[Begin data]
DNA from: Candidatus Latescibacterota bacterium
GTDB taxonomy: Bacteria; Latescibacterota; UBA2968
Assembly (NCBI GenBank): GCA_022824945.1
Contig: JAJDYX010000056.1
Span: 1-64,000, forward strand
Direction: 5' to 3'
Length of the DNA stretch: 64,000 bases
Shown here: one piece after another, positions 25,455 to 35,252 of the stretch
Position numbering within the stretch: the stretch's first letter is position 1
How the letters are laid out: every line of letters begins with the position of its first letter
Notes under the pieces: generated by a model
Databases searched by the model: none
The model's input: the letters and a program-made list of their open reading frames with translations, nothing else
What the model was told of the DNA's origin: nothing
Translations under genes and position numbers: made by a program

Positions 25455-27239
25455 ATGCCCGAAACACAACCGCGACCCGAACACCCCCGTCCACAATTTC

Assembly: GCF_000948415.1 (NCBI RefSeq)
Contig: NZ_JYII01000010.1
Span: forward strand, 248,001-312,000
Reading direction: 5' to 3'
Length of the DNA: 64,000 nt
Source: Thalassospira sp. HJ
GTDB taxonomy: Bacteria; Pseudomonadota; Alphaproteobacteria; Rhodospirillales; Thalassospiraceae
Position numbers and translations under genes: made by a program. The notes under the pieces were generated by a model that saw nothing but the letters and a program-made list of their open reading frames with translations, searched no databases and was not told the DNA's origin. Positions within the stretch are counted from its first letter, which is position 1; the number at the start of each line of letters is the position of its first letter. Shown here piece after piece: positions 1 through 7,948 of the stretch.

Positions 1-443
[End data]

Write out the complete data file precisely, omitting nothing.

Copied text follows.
DNA from: Candidatus Latescibacterota bacterium
GTDB taxonomy: Bacteria; Latescibacterota; UBA2968
Assembly (NCBI GenBank): GCA_022824945.1
Contig: JAJDYX010000056.1
Span: 1-64,000, forward strand
Direction: 5' to 3'
Length of the DNA stretch: 64,000 bases
Shown here: one piece after another, positions 25,455 to 35,252 of the stretch
Position numbering within the stretch: the stretch's first letter is position 1
How the letters are laid out: every line of letters begins with the position of its first letter
Notes under the pieces: generated by a model
Databases searched by the model: none
The model's input: the letters and a program-made list of their open reading frames with translations, nothing else
What the model was told of the DNA's origin: nothing
Translations under genes and position numbers: made by a program

Positions 25455-27239
25455 ATGCCCGAAACACAACCGCGACCCGAACACCCCCGTCCACAATTTC

Assembly: GCF_000948415.1 (NCBI RefSeq)
Contig: NZ_JYII01000010.1
Span: forward strand, 248,001-312,000
Reading direction: 5' to 3'
Length of the DNA: 64,000 nt
Source: Thalassospira sp. HJ
GTDB taxonomy: Bacteria; Pseudomonadota; Alphaproteobacteria; Rhodospirillales; Thalassospiraceae
Position numbers and translations under genes: made by a program. The notes under the pieces were generated by a model that saw nothing but the letters and a program-made list of their open reading frames with translations, searched no databases and was not told the DNA's origin. Positions within the stretch are counted from its first letter, which is position 1; the number at the start of each line of letters is the position of its first letter. Shown here piece after piece: positions 1 through 7,948 of the stretch.

Positions 1-443